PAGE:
07/28/2011 12:42 pm ET Updated Sep 27, 2011

Union Bank May Face Class-Action Suit From Customers For Overdraft Fees

In 2003, the San Francisco-based Union Bank adopted a new practice that allowed it to begin charging its customers more overdraft fees. Now, the customers are fighting back -- and they’re doing it en masse.

On Tuesday, a Florida federal judge ruled that customers who have been charged excessive overdraft fees can sue Union Bank as a class. A lawyer representing the customers says a class-action suit could involve hundreds of thousands of plaintiffs.

Here’s how Union Bank would manipulate its customer’s charges in order to generate more fees, according to the plaintiffs: Say you have $30 in your checking account. In the morning, you charge $5 on your debit card for coffee; in the afternoon, you charge $10 for a cab ride; and in the evening, you charge $30 for dinner.

Regardless of the order in which those charges actually happened, Union Bank would reorder them from largest to smallest on your statement. Ordinarily, you’d get charged one overdraft fee, but with Union processing your transactions out of order -- starting with the $30 dinner charge, then the $10 and $5 charges -- you’d get hit with three fees.

The court complaint against Union Bank charges that Union fails to notify customers when one of their transactions will trigger an overdraft fee; that it fails to let customers know they can opt out of this overdraft program, or refuses to allow them to do so; and that it charges "exorbitant overdraft fees that bear no relationship to the actual costs and risks of covering insufficient funds transactions."

The complaint also alleges that in 2002 or 2003, Union Bank hired a Los Angeles consulting firm to help it devise new ways to maximize its revenues from overdraft fees. In October 2003, according to the complaint, Union Bank circulated a document that described its plans to "post customer generated debits in the order of descending amount, regardless of trancode type. The objective is to charge fees on more items."

The consulting firm BerlinRosen provided The Huffington Post with a copy of the court complaint against Union. BerlinRosen is handling communications for the plaintiffs' lawyers in this case.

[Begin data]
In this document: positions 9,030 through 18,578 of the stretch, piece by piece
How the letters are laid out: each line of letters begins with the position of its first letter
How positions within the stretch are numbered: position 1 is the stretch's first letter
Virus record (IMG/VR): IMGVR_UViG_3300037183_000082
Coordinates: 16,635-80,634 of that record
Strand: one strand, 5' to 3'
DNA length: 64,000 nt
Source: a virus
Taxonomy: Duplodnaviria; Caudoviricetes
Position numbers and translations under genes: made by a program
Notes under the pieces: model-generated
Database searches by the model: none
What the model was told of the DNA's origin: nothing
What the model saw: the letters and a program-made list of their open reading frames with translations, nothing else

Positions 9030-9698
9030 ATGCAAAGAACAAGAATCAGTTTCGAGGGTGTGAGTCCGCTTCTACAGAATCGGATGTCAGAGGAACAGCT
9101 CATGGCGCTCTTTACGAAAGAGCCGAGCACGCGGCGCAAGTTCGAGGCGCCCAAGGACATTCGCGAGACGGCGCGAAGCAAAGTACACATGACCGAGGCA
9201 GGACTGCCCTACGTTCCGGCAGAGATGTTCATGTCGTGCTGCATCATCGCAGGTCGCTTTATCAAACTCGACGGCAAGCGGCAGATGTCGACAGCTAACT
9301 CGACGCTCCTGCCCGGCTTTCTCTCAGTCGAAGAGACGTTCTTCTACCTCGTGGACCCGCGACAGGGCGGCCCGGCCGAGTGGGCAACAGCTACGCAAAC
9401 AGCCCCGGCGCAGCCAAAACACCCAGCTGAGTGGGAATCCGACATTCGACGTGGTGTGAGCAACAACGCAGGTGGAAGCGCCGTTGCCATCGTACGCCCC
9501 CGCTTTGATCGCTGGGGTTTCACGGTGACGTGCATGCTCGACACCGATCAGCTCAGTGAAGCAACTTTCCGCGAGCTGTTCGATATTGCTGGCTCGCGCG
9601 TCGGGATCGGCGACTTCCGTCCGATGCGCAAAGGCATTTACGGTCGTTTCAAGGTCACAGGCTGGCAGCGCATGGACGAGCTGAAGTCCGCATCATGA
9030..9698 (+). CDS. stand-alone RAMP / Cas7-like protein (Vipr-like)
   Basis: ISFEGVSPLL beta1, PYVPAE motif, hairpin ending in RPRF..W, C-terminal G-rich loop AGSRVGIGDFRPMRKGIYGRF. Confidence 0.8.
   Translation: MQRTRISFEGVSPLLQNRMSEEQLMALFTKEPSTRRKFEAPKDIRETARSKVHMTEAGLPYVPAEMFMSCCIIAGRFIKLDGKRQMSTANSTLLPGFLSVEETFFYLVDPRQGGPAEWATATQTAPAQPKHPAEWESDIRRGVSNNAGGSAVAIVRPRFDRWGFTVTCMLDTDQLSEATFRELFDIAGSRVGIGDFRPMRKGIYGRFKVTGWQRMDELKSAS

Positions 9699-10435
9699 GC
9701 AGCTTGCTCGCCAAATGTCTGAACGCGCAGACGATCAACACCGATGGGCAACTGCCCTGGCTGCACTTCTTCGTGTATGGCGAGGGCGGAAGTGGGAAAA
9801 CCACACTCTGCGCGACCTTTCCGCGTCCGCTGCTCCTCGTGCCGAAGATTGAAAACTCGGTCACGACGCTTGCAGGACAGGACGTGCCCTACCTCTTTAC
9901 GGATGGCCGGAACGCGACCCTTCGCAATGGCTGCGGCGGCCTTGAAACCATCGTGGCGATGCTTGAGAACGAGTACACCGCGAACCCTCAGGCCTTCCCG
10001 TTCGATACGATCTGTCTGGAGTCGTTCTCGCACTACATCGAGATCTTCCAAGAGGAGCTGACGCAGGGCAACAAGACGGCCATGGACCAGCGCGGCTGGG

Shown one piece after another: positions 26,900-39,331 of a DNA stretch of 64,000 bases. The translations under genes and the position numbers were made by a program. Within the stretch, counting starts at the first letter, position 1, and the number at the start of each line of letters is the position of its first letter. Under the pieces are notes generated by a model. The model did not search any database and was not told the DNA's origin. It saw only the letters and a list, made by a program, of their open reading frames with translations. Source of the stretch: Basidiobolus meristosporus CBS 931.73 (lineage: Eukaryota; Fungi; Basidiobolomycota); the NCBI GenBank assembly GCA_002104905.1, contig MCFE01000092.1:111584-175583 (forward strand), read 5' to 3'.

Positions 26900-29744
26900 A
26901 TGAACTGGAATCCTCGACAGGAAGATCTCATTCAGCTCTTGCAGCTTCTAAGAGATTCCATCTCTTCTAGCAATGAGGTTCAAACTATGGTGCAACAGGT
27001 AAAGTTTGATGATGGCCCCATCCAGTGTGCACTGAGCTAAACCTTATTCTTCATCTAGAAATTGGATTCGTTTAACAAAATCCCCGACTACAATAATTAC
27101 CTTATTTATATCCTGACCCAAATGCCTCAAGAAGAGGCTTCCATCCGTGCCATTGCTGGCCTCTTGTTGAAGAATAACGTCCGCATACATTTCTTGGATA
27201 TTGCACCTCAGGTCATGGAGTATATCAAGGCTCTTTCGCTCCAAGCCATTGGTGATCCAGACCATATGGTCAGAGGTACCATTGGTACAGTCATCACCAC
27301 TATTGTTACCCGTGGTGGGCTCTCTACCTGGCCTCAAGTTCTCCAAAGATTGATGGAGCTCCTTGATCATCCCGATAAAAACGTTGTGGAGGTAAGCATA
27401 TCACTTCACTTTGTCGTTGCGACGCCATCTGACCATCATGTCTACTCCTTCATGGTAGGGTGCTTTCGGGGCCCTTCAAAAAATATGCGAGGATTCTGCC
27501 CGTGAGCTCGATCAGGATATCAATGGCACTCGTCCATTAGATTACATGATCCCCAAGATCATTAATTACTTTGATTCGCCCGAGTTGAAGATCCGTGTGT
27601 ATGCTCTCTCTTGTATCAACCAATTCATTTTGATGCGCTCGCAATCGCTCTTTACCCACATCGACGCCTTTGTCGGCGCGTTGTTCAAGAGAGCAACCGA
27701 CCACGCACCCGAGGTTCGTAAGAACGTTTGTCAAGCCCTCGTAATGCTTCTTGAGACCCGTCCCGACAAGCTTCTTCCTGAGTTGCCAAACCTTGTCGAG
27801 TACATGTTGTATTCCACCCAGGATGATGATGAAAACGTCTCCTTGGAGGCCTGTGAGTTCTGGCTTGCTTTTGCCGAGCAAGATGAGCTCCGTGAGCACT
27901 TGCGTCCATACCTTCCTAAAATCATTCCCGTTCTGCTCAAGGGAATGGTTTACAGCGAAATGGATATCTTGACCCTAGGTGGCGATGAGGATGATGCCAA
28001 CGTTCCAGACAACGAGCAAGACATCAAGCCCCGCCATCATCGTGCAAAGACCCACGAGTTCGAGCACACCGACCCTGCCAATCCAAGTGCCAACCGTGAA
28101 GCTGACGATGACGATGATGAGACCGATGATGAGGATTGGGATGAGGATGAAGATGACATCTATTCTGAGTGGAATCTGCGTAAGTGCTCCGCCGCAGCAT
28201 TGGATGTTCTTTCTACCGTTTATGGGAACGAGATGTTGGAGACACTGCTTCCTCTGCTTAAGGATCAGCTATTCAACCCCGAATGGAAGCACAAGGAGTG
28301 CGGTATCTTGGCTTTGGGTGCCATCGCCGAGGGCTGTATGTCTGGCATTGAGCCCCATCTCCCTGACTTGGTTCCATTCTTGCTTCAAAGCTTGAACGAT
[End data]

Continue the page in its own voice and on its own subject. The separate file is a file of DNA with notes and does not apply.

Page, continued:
Union Bank is not the only financial institution that’s been accused of manipulating the order of transactions to ring up more overdraft fees. Earlier this year, Bank of America agreed to pay $410 million to settle its piece of a similar case, according to The New York Times. Last August, Wells Fargo was forced to pay $203 million to its customers after a judge ruled that its practice of “high-to-low resequencing” had led to a “bone-crushing multiplication of additional overdraft penalties,” the NYT reported.

The current case against Union Bank is consolidated with litigation against some 35 banks, including JP Morgan Chase, U.S. Bank, and BB&T Corp, all before the same judge in Florida, according to the Associated Press. Bank of America was included in this group before its settlement earlier this year. It’s not yet clear how the court will rule in the other cases, but Bruce Rogow, co-lead attorney for the plaintiffs, has said that the class certification for Union Bank customers could set a precedent for class-action suits across the board.

“All the banks will fall, ultimately,” Rogow is quoted as saying in The Washington Post.

An employee at Union bank told The Huffington Post that the company was not able to comment on the litigation at this time.

The Union Bank case is only the latest instance in which a bank has been accused of exploitative practices. Last week, the Center for Responsible Lending published a report indicating that some major banks are offering the equivalent of predatory payday loans that can trap customers in a cycle of debt.